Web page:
Eye infections and allergies can have many of the same symptoms, such as red, itchy eyes, even though they have different causes and treatments. Here’s how you can tell the difference between an eye infection and allergies, when you need to see a healthcare provider, and the treatment options for both. For same-day treatment, visit the walk-in clinic at AFC Urgent Care Hillsdale today!
Seasonal allergy symptoms and how they affect the eyes
Seasonal allergies are caused by allergens in the air. Pollen from plants such as ragweed can cause an allergic reaction, leading to symptoms in the eyes. Allergies can cause the eyes to show symptoms including redness, itchiness, dryness, burning sensation, and watering.
Animal allergies caused by pet dander in the air and on surfaces can also affect the eyes and produce the same symptoms as seasonal allergies. Although allergies are often easily recognized, you may need a doctor’s help to determine the cause of your allergies. Dust and mold can produce symptoms similar to seasonal allergies, and it is important to have a diagnosis in case you need to make an environmental change (such as having your home or workplace checked for mold).
Eye infection symptoms and causes
Unlike allergies, eye infections are caused by bacteria, viruses, fungi, or parasites. Eye infection symptoms can include many of the same symptoms as allergies, but they may include pain, light sensitivity, a thick or colored discharge, or a gritty feeling in the eye.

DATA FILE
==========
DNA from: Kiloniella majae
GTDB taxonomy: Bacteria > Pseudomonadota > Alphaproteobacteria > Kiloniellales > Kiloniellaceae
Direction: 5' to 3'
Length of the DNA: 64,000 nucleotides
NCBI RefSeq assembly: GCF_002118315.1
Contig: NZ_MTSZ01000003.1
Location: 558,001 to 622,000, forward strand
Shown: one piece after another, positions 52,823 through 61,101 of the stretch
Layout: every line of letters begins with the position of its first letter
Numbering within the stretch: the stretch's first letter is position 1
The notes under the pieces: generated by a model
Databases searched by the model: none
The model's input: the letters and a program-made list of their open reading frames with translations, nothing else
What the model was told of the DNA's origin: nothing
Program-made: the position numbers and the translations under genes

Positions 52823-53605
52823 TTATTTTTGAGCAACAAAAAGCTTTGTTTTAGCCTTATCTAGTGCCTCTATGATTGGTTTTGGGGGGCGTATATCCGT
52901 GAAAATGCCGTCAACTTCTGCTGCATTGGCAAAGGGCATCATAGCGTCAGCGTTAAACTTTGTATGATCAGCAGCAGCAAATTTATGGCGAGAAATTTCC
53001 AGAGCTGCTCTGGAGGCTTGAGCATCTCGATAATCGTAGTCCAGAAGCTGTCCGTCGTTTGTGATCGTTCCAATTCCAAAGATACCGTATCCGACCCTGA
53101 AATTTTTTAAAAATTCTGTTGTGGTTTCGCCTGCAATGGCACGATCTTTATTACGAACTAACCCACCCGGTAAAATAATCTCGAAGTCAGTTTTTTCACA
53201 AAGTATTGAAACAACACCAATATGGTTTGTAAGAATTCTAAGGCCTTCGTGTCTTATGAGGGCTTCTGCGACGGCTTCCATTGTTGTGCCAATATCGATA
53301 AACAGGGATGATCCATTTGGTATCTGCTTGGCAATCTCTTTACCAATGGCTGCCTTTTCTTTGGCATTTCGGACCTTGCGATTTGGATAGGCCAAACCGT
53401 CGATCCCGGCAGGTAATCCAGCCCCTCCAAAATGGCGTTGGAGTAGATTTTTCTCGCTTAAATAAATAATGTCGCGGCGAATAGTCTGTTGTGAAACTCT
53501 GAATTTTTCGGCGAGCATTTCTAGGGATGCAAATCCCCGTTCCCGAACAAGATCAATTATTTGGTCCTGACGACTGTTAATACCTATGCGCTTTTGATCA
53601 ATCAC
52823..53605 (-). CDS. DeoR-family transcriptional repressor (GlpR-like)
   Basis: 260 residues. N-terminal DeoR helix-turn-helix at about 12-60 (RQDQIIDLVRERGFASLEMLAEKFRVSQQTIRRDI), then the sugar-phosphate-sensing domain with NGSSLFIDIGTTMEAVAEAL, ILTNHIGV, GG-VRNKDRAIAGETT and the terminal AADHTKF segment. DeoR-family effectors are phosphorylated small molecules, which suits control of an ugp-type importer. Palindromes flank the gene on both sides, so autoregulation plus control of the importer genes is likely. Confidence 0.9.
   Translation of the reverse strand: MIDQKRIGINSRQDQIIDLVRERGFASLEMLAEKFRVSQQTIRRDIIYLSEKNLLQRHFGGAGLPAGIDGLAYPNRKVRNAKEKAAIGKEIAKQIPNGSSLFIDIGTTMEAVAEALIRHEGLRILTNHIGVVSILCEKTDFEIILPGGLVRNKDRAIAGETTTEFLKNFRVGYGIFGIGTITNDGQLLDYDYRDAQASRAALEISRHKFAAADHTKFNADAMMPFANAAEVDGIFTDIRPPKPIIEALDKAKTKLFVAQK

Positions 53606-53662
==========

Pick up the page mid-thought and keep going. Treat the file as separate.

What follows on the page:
Essentially, if your eye symptoms go beyond the typical seasonal or pet allergy symptoms, you may have an infection. Eye infections can cause damage to the eyes and can be transmitted to others. It is important to recognize the difference between eye infections and allergy eyes so that you can seek treatment to avoid lasting damage and passing the infection to other people.
Treatment options for both
The most common treatments for allergies include oral and topical medications, including antihistamines pills or liquids, eye drops, anti-inflammatory medications, and more. These medications are intended for short-term use, so you only need to take them when symptoms are present. Over-the-counter artificial tears can help flush the eyes and keep them moist, alleviating most allergy symptoms.
Treatment for eye infections can vary and will depend on the type of infection you have. A virus may clear up on its own, while bacterial and fungal infections typically require antibiotics. A doctor will be able to diagnose the cause of your infection and prescribe the proper course of treatment.
If you are experiencing symptoms of an eye infection, or you’re not sure if it’s just allergies, schedule an appointment with an urgent care center. If it’s an infection, you need to treat it as quickly as possible to avoid lasting damage and prevent the spread of infection to other people.